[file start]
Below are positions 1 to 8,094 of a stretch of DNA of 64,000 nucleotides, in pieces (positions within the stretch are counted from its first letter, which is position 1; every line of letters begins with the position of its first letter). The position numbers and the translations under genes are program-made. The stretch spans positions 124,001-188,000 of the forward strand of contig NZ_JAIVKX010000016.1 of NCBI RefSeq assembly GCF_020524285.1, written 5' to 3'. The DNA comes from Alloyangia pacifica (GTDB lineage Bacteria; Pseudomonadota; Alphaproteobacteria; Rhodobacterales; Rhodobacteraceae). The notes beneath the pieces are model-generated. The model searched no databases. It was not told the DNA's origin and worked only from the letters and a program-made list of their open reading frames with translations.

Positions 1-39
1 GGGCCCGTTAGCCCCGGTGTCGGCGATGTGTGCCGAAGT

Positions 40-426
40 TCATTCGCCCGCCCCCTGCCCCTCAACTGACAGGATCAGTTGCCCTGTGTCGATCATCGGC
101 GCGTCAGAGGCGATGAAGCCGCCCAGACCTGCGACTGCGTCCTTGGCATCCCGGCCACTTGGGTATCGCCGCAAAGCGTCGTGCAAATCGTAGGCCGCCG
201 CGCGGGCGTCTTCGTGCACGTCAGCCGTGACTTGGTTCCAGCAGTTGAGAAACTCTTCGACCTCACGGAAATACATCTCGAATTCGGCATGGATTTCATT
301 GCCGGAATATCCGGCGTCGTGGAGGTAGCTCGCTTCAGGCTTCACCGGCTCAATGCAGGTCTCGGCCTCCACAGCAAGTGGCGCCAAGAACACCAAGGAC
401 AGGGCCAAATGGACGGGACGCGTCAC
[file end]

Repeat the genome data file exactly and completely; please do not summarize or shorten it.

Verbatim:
Below are positions 1 to 8,094 of a stretch of DNA of 64,000 nucleotides, in pieces (positions within the stretch are counted from its first letter, which is position 1; every line of letters begins with the position of its first letter). The position numbers and the translations under genes are program-made. The stretch spans positions 124,001-188,000 of the forward strand of contig NZ_JAIVKX010000016.1 of NCBI RefSeq assembly GCF_020524285.1, written 5' to 3'. The DNA comes from Alloyangia pacifica (GTDB lineage Bacteria; Pseudomonadota; Alphaproteobacteria; Rhodobacterales; Rhodobacteraceae). The notes beneath the pieces are model-generated. The model searched no databases. It was not told the DNA's origin and worked only from the letters and a program-made list of their open reading frames with translations.

Positions 1-39
1 GGGCCCGTTAGCCCCGGTGTCGGCGATGTGTGCCGAAGT

Positions 40-426
40 TCATTCGCCCGCCCCCTGCCCCTCAACTGACAGGATCAGTTGCCCTGTGTCGATCATCGGC
101 GCGTCAGAGGCGATGAAGCCGCCCAGACCTGCGACTGCGTCCTTGGCATCCCGGCCACTTGGGTATCGCCGCAAAGCGTCGTGCAAATCGTAGGCCGCCG
201 CGCGGGCGTCTTCGTGCACGTCAGCCGTGACTTGGTTCCAGCAGTTGAGAAACTCTTCGACCTCACGGAAATACATCTCGAATTCGGCATGGATTTCATT
301 GCCGGAATATCCGGCGTCGTGGAGGTAGCTCGCTTCAGGCTTCACCGGCTCAATGCAGGTCTCGGCCTCCACAGCAAGTGGCGCCAAGAACACCAAGGAC
401 AGGGCCAAATGGACGGGACGCGTCAC